IMF warns banks to struggle for profitability through 2025

The International Monetary Fund (IMF) said in a report on Friday that the COVID-19 pandemic has exposed and worsened pre-existing financial vulnerabilities, noting that profitability will be a persistent challenge for banks until 2025. 

The assessment is based on a simulation of nine advanced economies, as a follow-up to the IMF's Global Financial Stability Report published last month. The Washington-based organization said while cost cutting and higher fee income should help, they're unlikely to fully relieve the pressure.

The IMF found banks across the nine advanced economies will struggle to generate profits over the next five years as the pandemic causes a sustained period of low interest rates. The fund said an economic downturn resulting from the pandemic will "test banks' resilience" as they face loan losses and tighter margins from low interest rates.

The International Monetary Fund (IMF) logo is seen outside its headquarters in Washington, U.S., September 4, 2018. /Reuters

The International Monetary Fund (IMF) logo is seen outside its headquarters in Washington, U.S., September 4, 2018. /Reuters

"Beyond the immediate challenges associated with the COVID-19 outbreak, a persistent period of low interest rates is likely to put further pressure on bank profitability in the coming years," the IMF said. "Even once the global economy begins to recover from the current shock."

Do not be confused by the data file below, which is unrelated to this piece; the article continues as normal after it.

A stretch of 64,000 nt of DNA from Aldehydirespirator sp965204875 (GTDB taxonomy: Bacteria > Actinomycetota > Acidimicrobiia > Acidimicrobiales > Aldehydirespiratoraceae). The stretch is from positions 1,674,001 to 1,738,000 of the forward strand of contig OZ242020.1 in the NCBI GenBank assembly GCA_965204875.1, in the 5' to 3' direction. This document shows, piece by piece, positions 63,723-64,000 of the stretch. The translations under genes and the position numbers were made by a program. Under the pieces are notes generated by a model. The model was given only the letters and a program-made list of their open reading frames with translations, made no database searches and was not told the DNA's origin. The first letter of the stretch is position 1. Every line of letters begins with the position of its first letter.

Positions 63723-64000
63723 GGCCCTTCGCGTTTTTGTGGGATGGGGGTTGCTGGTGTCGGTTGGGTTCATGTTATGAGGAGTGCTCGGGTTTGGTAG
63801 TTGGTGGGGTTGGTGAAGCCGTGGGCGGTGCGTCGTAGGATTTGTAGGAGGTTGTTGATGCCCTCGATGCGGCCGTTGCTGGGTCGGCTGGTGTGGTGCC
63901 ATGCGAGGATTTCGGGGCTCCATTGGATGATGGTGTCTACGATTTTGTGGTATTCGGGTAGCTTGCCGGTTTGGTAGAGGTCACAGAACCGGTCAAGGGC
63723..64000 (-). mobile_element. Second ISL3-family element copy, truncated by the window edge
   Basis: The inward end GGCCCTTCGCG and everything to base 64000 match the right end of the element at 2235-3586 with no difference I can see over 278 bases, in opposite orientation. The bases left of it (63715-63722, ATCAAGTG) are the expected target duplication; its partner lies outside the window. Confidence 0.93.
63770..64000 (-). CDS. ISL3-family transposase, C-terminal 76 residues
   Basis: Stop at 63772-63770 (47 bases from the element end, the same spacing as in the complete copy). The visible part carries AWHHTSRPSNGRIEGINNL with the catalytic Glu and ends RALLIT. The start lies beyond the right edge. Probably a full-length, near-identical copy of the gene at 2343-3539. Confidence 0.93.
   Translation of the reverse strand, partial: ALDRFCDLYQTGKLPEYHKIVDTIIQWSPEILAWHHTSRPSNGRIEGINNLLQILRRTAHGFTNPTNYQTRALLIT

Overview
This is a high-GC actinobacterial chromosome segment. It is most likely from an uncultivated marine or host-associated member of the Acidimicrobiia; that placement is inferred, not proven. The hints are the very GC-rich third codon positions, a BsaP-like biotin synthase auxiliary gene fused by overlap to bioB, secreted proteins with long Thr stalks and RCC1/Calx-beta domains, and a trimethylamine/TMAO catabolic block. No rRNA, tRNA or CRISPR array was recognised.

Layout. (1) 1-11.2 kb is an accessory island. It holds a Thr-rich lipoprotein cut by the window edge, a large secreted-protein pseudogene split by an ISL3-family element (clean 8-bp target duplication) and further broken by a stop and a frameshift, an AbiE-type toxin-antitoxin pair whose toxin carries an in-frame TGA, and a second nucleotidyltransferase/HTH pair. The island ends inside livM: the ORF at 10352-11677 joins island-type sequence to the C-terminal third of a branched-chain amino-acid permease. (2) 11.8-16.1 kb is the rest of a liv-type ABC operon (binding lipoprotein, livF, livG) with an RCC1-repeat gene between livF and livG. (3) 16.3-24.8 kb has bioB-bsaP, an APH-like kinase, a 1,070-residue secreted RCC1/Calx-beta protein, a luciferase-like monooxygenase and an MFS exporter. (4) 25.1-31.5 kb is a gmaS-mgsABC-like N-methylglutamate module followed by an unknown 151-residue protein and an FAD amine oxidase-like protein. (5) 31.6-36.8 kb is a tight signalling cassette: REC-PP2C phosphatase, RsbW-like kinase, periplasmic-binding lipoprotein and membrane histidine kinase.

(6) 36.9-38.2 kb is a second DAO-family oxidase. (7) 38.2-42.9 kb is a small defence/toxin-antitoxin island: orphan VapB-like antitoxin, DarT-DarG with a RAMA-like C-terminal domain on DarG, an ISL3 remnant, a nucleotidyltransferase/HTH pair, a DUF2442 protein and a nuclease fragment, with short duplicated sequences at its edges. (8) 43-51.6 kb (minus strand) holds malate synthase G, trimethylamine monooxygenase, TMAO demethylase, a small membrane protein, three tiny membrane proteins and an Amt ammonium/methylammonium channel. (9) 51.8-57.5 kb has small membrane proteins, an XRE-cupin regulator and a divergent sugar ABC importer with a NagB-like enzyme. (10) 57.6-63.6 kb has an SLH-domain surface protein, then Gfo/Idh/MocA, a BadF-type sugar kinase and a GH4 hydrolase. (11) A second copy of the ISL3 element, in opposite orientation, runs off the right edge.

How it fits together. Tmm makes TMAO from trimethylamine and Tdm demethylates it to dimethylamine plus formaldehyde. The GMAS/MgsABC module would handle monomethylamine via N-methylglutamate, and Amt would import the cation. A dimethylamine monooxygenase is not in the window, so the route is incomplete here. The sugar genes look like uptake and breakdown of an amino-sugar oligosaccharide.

Banks' earnings have already been hit hard by the economic shock of the pandemic. JPMorgan Chase, for example, reported a 69 percent drop in profit for the first quarter year on year. The KBW Bank Index, which tracks two dozen bank stocks in the U.S., has plummeted near 40 percent in the year to date. 

"Banks' earnings challenges emerged prior to the recent COVID-19 episode and will extend to at least 2025, well beyond the immediate effects of the current situation," the IMF said, adding that in the coming years, authorities will need to take on some of the "structural" challenges banks face. 

"For example, financial sector authorities should incorporate the potential impact of low interest rates in their decisions and risk assessments. Supervisory capital planning and stress testing should include "lower-for-longer" scenarios, and the strength of business models in such an environment should be evaluated. Supervisors should also remain vigilant and prevent any buildup of excessive risks that could reduce the banking sector's resilience."